Excel 2013 Dashboard Design will show you how to turn your organization’s data into a powerful and interactive dashboard. By learning these easy-to-implement, advanced techniques, you can impress and empower the decision-makers in your organization, making you an irreplaceable asset.
Excel 2013 Dashboard Design begins by creating a vision for the dashboard with the help of stakeholders, and then moves on to gathering the data and building each element of the dashboard. The course ends with comparing distribution strategies appropriate for every size and type of organization.
The first section, Outputs and Inputs, covers the strategic aspects of planning your finished product and bringing in all of the necessary data from your database or Excel workbook. We then explore PowerPivot, a powerful bridge between your raw data and Excel. PivotTables will help us slice our data in a flexible manner, and Charts give us at-a-glance comprehension of important metrics and trends. Stylizing and Interactivity enhance the user experience and present the information in a manageable format. Publication can be problematic without proper planning, but we’ll cover the most effective ways to distribute your dashboard to any type or size of audience.
Excel 2013 Dashboard Design will guide you through your entire project, start to finish, covering every part of the process in depth. Since you’ll not only learn how to do each task, but also why it would be beneficial for you, you’ll be able to easily translate your learning into your own dashboard design project.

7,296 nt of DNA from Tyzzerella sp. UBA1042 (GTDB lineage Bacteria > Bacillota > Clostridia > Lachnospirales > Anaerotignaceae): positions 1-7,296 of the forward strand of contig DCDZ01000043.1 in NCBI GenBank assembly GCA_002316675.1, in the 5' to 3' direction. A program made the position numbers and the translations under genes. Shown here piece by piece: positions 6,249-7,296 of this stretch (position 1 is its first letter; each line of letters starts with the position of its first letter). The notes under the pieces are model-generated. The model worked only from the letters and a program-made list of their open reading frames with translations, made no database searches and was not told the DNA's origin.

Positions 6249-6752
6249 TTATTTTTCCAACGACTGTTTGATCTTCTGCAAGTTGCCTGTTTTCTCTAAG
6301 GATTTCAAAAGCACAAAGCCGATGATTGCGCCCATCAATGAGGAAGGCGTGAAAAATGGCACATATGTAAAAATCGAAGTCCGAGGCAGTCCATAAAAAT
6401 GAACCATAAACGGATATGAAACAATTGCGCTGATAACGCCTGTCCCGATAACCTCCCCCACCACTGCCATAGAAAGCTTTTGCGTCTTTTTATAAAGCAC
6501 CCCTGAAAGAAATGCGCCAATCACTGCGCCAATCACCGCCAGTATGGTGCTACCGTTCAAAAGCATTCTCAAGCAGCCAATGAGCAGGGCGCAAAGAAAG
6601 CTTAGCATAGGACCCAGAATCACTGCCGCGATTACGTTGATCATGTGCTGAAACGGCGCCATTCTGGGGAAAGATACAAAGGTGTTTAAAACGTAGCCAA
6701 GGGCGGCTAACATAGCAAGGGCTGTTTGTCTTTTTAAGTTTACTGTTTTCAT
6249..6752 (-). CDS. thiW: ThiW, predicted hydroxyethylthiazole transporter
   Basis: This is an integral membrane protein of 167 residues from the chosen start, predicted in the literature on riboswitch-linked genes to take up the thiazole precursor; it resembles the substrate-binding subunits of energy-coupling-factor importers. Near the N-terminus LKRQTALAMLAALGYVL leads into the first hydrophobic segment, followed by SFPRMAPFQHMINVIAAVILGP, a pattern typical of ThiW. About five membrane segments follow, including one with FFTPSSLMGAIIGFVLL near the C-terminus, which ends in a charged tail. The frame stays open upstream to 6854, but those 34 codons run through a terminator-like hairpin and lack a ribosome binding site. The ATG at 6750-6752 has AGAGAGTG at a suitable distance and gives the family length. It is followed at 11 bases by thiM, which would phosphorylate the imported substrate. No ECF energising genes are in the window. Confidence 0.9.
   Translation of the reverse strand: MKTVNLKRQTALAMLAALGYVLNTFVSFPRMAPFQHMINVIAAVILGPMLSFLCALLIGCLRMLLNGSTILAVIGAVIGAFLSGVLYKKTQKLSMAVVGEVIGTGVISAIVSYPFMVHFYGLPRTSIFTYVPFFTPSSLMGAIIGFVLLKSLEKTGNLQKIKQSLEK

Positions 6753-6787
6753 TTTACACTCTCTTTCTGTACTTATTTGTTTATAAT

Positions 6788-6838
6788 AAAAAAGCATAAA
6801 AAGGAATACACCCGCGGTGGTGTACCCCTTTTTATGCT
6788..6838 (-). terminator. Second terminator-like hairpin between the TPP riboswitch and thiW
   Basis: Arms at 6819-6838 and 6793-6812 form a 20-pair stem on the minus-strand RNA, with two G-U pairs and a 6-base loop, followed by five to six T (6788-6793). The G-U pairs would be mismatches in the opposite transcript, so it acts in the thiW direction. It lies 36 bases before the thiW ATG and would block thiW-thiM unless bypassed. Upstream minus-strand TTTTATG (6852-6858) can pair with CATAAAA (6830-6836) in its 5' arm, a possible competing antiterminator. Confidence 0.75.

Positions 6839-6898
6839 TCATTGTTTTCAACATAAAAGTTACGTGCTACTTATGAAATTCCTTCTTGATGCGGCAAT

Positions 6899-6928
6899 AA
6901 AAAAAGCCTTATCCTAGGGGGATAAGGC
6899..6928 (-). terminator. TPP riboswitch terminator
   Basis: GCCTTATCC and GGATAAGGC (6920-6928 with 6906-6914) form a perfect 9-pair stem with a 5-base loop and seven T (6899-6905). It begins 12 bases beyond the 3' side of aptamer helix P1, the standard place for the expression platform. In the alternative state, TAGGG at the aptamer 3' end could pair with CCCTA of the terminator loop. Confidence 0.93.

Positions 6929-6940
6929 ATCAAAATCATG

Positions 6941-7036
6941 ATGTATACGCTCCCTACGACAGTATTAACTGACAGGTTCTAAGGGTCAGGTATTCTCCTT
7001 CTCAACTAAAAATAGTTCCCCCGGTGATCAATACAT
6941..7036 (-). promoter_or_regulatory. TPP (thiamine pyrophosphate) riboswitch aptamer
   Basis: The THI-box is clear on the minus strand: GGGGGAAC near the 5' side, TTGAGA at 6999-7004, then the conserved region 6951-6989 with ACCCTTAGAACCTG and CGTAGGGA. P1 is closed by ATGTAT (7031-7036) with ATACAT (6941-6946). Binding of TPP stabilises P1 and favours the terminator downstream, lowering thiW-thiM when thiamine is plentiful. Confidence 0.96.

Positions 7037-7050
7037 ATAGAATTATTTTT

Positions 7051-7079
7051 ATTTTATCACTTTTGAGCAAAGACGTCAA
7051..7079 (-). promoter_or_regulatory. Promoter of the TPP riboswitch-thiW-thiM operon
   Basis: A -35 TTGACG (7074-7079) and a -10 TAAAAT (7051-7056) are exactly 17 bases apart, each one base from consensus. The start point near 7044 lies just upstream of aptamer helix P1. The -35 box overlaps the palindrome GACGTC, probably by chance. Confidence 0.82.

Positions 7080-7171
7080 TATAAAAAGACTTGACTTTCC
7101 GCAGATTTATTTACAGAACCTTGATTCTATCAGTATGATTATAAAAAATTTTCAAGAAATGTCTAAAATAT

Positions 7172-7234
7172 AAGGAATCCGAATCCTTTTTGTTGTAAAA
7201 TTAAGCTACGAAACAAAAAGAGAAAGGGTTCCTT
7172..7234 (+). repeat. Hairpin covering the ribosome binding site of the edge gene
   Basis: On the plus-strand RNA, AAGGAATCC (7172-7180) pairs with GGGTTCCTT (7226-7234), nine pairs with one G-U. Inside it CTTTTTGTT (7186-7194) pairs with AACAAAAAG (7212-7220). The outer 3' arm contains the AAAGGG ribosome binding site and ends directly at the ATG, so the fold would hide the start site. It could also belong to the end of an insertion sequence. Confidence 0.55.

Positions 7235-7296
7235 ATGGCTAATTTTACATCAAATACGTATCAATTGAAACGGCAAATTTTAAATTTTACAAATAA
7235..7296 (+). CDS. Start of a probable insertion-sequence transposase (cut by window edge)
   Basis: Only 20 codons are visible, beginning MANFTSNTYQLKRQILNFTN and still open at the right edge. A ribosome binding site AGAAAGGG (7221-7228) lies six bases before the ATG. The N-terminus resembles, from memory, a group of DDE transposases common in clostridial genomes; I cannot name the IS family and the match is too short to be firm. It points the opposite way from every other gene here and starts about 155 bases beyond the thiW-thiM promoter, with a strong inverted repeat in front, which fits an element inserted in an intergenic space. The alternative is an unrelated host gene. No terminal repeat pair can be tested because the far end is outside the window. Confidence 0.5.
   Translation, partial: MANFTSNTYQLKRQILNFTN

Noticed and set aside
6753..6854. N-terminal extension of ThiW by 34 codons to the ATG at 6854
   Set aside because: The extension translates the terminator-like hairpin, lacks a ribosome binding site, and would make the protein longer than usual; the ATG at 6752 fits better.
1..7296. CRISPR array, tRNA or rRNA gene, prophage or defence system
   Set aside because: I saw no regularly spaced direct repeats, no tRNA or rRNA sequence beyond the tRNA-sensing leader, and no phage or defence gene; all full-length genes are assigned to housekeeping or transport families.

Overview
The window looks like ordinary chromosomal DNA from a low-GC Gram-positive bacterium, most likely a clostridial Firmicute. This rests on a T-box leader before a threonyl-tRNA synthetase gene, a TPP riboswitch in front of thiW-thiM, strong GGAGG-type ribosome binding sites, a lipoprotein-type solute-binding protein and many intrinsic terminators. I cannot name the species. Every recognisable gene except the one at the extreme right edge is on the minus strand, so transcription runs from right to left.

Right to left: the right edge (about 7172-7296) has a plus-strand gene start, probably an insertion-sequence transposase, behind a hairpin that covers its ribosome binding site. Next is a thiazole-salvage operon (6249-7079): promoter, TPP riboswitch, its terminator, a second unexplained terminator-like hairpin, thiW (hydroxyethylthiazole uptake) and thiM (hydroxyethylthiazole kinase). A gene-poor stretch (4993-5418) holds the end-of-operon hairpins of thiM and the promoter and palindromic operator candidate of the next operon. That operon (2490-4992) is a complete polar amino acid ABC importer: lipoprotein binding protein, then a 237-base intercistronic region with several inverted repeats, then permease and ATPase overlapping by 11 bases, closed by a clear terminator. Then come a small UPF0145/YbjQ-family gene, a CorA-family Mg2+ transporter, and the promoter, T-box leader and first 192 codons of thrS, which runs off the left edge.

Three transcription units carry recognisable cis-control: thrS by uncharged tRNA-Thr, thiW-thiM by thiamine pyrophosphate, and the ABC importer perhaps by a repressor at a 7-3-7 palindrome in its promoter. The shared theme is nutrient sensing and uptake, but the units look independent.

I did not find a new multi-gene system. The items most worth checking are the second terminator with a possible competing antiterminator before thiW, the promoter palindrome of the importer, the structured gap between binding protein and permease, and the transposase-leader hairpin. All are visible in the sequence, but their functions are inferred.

Tony Kau is a Tableau Desktop 8 Qualified Associate, and he is putting its power to use in his role as a reporting analyst for a Fortune 500 company. His analytical background spans a decade, during which he has used a variety of business intelligence software, though none were better than Tableau. His passion is efficiently leveraging data to inform strategic business decisions.
He holds a degree in Business Administration from the University of Oregon, and his background includes web design, programming, and financial analysis.
Discover available features and limitations in Excel early in the planning process to create the best dashboard for your audience.
Single-dimension dashboards might work in a pinch, but the best dashboards put the control in the hands of the end user.
Your data is stored in Access, but you need to pull it into Excel for your dashboard. Create this connection in Excel.
Your data is stored in SQL Server, but you need to pull it into Excel for your dashboard. Create this connection in Excel.
Your data is stored in an Excel Worksheet, but you need to aggregate it in Excel for your dashboard. Create a PivotTable in Excel.